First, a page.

Bones Beneath a Bishop’s Palace

A Victorian dog and his master A pleasant fifteen minute amble from Parsons Green station, Fulham Palace and its gardens is managed by a charitable trust. In continual possession of the Church of England since AD 704 (when Bishop Waldhere acquired the Manor of Fulham) it is a scheduled ancient monument – which gives it […]

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The Lions of London, Part 1

A marker to the dead can take many forms. A simple slab. A towering obelisk. A niche in a wall. Or as a ruddy great lion. Lions in cemeteries – not actual lions, although wouldn’t that be something – exist in funerary sculpture and are almost as impressive as seeing the real thing. There are […]

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The Peregrine of St. Pauls

The Museum of London has a fabulous Peregrine Falcon. It is however, dead. I saw this bird of prey when I visited the Beasts of London exhibition in 2019 and there was something terribly sad about seeing a creature, although long deceased, stuffed, mounted and displayed in a way that does not reflect the nature […]

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Vesty

I’m in a cemetery today. I don’t want to be. Anyone who knows me will know one of my favourite jokes, considering my passion for cemeteries as museums of people, is to ‘threaten’ people with a blog post. “I’ll be writing about you one day!” I say, tongue in cheek. Earlier this month, it finally […]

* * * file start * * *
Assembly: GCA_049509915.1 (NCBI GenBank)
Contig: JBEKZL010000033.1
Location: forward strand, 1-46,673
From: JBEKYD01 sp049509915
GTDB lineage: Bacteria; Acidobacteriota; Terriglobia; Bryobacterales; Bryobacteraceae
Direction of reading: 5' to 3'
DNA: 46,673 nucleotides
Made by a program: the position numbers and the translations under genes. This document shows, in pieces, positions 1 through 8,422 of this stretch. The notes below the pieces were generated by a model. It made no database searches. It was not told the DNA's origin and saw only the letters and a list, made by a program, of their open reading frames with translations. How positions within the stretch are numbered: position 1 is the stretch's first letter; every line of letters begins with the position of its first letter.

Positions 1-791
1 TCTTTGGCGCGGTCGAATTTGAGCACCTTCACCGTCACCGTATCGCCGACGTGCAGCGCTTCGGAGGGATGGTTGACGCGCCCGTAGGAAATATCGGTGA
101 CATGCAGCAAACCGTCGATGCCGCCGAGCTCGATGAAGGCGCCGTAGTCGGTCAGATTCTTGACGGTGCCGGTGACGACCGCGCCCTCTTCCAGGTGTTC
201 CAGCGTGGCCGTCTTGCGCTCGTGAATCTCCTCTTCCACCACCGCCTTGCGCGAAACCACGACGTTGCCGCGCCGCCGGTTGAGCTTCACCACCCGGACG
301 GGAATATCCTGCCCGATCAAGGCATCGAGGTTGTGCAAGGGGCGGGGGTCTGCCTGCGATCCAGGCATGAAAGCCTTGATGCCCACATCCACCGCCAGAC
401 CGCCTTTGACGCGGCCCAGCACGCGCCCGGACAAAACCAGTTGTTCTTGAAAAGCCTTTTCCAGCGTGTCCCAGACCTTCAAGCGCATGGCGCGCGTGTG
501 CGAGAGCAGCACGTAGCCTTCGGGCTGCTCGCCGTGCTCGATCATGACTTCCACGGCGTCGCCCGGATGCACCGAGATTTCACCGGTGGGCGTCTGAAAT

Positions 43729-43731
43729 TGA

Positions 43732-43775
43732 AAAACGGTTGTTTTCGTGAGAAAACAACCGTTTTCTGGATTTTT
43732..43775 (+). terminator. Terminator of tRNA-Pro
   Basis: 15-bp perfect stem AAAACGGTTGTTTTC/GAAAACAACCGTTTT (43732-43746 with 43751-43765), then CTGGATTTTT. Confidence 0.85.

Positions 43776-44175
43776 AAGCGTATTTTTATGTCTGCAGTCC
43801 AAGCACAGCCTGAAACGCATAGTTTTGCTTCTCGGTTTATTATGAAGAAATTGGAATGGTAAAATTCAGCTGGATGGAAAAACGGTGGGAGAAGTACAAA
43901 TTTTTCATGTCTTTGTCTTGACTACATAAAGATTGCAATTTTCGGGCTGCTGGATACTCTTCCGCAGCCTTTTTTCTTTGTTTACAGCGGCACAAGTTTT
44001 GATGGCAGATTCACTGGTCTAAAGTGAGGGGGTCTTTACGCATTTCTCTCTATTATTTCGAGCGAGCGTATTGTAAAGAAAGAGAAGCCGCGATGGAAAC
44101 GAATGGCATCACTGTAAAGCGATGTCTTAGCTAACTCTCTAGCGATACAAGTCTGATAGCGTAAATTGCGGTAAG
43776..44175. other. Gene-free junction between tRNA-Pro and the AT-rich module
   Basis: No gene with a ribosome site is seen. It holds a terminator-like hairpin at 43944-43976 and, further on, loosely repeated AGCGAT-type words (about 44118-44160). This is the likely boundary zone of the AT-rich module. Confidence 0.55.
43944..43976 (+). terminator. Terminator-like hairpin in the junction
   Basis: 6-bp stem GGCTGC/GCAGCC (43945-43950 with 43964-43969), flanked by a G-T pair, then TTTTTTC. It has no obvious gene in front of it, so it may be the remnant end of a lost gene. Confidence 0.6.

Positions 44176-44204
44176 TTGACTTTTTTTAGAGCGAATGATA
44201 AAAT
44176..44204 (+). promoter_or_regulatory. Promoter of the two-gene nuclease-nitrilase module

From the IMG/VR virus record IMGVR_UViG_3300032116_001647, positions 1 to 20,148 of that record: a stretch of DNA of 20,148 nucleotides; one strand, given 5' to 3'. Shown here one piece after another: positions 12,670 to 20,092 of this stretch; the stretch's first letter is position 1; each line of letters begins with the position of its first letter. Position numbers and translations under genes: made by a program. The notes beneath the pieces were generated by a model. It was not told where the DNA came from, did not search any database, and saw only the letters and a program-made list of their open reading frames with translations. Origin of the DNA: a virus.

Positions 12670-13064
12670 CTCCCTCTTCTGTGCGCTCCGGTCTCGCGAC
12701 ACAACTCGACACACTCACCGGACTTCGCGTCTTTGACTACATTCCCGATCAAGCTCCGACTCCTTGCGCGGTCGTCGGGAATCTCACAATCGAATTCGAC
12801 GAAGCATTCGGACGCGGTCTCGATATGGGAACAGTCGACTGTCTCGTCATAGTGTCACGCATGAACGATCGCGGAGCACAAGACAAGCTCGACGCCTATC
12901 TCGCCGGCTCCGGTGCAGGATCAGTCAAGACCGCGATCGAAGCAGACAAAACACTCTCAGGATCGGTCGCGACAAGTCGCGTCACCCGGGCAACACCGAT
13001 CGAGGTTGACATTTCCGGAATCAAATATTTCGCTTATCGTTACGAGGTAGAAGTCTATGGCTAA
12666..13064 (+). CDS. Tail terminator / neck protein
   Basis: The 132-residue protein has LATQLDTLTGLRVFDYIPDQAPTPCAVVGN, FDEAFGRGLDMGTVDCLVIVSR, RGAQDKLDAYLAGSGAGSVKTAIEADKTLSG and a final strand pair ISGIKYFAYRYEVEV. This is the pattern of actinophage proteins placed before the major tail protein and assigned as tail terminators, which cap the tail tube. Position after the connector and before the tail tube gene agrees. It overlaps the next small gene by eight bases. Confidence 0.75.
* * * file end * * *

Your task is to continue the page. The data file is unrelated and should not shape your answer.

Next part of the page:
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The Graves of English Poets

Occasionally I find gems from the archives that were published years ago by my cemetery and graveyard-loving predecessors – and this particular one deserves to be seen my living eyes once more.¬† The following words originally appeared in ‘The Bizarre Notes and Queries in History, Folk-lore, Mathematics, Mysticism, Art, Science, Etc‘ that was published by […]

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Killed By A Coffin

It’s an image that does the rounds on social media from time to time. I’m not the first to share it and it’s one of the initial images I found when I began my immersion into cemetery history. Kensal Green was the second cemetery I visited for this blog and its not an event you’d […]

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